Yesterday, I spent the afternoon sitting in a conspicuously uncomfortable faux-velvet tub chair on the top floor of a building in Cambridge which is apparently very fine example of what is called Brutalist architecture.
Yes, well. Apt.
My coffee date, a brilliant ex-psychiatrist turned philosopher of psychoanalysis, noted that at least the view from the inside was nicer than the one from the outside. That's because opposite those nuclear-testing-site style windows is the river -- the Mill Pond, with geese and ducks wandering about on the banks and soft, billowy willows lush with new spring leaf, and punts sedately meandering. Very pretty, no doubt, and it's unusual to have a view of Cambridge from so high -- while we discussed representational states in preverbal infants I surreptitiously watched a sparrowhawk coast around in the distance, scoping for blue tit fledglings like an undergraduate queuing at the late-night burger van of death.
Of course, the view is even more lovely from inside this building, too lovely, caricatured by the contrast. The plate-glass aspect is startlingly pictorial, almost cinematic. Outside in 70mm. Only really, it was the building that was outside, with the pleasantly voyeuristic feel of being on the dark side of a one-way mirror. The outside in Cambridge is typically so ... within. Gardens inside walls, lawns squared by paths, bijou orchards hemmed by 20 foot hedges. Views out of a window in Cambridge are so often weirdly congruent -- with the window. A lush square of lawn with a blossom tree in the centre glimpsed through one of the many small panes of a window crumbling a little at the edges and closed with lever sporting a curly iron finial. A bit of the river through a window flanked with chocolately oak panelling. Maybe a spire and a tower and a flag or two out of an arched stone casement. In the other direction, a marble fireplace with grecian-style columns. Frilly. Fudgy. Victoria sponge. A cup of Russian Caravan with two lumps on the veranda. Inside outside. Outside inside.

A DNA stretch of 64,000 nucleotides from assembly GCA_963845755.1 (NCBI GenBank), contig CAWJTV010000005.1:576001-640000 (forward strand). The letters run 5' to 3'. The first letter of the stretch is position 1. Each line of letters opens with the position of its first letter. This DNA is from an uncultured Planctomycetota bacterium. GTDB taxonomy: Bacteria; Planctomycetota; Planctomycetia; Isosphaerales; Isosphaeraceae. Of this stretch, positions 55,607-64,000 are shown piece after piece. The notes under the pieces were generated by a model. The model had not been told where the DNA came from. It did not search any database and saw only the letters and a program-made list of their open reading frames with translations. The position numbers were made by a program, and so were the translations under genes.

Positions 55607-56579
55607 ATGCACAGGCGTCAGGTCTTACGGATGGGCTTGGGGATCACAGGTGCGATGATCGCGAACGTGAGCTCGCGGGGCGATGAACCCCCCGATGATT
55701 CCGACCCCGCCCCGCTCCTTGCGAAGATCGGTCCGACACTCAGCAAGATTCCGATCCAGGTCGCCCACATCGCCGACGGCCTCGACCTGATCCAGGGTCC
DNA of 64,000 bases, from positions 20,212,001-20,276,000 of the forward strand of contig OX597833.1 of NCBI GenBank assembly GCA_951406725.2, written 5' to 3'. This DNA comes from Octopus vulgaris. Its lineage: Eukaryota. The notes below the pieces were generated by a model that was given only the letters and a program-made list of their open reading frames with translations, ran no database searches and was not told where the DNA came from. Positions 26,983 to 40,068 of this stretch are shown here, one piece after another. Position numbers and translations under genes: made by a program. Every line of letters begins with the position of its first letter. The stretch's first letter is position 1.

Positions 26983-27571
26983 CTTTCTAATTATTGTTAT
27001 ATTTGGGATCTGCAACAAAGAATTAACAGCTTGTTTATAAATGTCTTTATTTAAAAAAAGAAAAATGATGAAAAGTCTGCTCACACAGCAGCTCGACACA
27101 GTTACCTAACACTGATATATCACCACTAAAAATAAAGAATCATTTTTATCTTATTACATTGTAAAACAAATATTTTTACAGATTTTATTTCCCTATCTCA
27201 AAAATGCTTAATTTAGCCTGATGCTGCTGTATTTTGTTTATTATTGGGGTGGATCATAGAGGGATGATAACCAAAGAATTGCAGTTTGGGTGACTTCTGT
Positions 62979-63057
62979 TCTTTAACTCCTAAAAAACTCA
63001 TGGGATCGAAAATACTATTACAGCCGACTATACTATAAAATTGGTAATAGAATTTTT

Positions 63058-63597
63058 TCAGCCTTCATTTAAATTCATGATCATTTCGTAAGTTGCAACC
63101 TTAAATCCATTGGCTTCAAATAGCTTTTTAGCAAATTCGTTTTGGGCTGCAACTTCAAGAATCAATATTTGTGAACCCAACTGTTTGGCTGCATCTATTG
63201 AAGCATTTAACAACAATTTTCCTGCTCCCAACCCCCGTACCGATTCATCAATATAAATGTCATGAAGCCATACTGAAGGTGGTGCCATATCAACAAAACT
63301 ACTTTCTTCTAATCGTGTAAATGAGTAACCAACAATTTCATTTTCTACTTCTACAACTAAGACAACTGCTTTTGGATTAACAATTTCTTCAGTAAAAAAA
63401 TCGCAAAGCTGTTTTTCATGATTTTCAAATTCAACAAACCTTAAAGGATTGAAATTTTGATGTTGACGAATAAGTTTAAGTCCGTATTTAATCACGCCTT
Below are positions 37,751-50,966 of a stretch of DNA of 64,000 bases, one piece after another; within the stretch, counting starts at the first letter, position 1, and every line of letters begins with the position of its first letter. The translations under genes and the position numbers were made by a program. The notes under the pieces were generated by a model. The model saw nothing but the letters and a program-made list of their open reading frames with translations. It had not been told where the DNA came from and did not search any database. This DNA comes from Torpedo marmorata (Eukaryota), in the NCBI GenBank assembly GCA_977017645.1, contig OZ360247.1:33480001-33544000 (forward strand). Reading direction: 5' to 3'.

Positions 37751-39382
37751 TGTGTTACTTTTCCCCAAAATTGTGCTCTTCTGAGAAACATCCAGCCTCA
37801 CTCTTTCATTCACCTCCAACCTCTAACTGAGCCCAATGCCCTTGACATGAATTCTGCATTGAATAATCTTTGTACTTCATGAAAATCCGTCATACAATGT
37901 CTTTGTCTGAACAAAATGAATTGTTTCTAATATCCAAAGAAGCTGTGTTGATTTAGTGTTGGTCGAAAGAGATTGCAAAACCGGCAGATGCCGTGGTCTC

To hell with the view. I loved the building. Bolts and slabs of concrete and a strange arty-industrial staircase inside with more bolts and glass and wrapped-around melty-looking bits of steel signposted san-serifly. Tongue-and-groove brushed stainless. Black olive pesto on a cracked pepper cracker.